WASHINGTON: Al Qaeda's core leadership has been severely damaged but the network's affiliate in Yemen poses a growing danger, US intelligence chiefs said Tuesday.
Even as al Qaeda faces unprecedented pressure, its Yemen-based branch "has emerged as the most dangerous regional node in the global jihad" and has benefited from political unrest in Yemen, the new CIA director David Petraeus told lawmakers.
(Read: “Yemen al Qaeda warns fight not over, 'worse to come'”)
"The CIA assesses that, ten years after the 9/11 attacks, the United States continues to face a serious threat from al Qaeda and its worldwide network of affiliates and sympathizers," Petraeus, the country's most prominent general who retired from the military to take over the CIA job.
(Read: “9/11 anniversary: As tears unite Americans, the spotlight shifts to Abbottabad”)
Heavy losses among al Qaeda's leadership have "created an important window of vulnerability" for the network in Pakistan and Afghanistan but "exploiting that window will require a sustained, focused effort," he said.
At the same hearing, National Intelligence Director James Clapper said al Qaeda in Yemen was clearly "a determined enemy," citing the group's attempts to blow up a US-bound airliner in December 2009 and planes in October last year.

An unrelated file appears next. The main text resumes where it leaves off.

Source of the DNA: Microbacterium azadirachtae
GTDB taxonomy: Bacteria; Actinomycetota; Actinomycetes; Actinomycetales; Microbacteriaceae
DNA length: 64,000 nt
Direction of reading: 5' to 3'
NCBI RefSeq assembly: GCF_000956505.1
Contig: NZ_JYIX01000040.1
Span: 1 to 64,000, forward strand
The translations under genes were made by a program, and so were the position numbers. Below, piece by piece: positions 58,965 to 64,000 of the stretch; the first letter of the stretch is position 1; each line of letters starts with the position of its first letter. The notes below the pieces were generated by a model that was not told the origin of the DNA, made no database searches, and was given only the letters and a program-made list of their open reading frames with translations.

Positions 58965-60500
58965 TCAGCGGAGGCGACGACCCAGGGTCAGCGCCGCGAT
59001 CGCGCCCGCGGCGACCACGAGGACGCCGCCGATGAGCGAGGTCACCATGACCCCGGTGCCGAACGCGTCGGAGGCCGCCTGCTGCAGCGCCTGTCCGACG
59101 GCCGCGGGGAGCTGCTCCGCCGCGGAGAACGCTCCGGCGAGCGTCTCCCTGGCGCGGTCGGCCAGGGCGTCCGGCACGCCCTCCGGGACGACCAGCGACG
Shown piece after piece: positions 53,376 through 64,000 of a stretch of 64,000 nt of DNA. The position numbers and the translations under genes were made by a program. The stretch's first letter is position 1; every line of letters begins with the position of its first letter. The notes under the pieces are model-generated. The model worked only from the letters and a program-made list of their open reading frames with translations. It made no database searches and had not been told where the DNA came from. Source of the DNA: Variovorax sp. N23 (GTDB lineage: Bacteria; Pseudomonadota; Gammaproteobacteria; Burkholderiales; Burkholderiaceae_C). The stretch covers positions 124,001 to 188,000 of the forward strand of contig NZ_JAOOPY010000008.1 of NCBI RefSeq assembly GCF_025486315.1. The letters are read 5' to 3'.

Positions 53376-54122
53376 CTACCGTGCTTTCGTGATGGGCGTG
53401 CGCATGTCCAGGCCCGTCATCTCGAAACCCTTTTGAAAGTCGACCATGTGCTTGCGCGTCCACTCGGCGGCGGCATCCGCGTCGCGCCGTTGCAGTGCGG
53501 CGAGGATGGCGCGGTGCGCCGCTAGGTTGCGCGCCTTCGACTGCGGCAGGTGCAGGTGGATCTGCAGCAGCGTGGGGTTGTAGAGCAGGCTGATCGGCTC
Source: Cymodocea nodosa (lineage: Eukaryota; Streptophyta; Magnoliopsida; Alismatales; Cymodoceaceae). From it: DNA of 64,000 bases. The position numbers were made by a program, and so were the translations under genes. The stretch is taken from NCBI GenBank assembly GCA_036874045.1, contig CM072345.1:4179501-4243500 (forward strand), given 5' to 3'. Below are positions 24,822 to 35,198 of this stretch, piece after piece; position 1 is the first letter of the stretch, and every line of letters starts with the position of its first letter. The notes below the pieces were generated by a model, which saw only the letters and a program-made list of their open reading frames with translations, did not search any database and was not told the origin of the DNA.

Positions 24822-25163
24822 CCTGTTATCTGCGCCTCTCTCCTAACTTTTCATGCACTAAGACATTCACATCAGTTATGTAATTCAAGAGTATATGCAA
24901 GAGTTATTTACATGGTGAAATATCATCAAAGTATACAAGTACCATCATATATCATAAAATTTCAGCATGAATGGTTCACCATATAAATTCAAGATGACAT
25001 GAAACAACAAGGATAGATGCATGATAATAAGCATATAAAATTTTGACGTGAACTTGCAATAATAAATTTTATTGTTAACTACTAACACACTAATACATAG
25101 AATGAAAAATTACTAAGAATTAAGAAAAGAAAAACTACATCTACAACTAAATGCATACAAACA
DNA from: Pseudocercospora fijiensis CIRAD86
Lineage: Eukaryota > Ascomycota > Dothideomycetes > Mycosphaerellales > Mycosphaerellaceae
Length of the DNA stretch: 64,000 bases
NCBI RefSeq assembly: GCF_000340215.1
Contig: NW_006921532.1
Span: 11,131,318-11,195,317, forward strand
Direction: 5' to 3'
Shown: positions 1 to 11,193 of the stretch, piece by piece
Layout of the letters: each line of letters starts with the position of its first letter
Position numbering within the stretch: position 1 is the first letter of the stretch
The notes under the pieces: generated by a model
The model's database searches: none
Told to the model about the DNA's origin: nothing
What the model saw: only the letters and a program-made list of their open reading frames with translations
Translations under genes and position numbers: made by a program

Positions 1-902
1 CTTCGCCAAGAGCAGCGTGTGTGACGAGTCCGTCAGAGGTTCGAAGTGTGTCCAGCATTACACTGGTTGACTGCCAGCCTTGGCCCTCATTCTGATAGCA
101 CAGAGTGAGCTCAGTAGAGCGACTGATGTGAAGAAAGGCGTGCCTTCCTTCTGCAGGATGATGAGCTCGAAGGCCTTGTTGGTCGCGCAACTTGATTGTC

"We have substantial concerns about this group's capability to conduct additional attacks targeting the US homeland and US interests overseas, as well as its continuing propaganda efforts designed to inspire like-minded Western extremists to conduct attacks in their home countries," Clapper said.
The two appeared before a joint hearing of the Senate and House intelligence committees, the first in ten years, looking at the state of US spy agencies in the decade since the September 11 attacks.
Both men cited the killing of al Qaeda leader Osama bin Laden in a US raid in May as a major blow to the terror network and described it as a sign of increasing cooperation among intelligence agencies and the military.
(Read: "Osama bin Laden killed")
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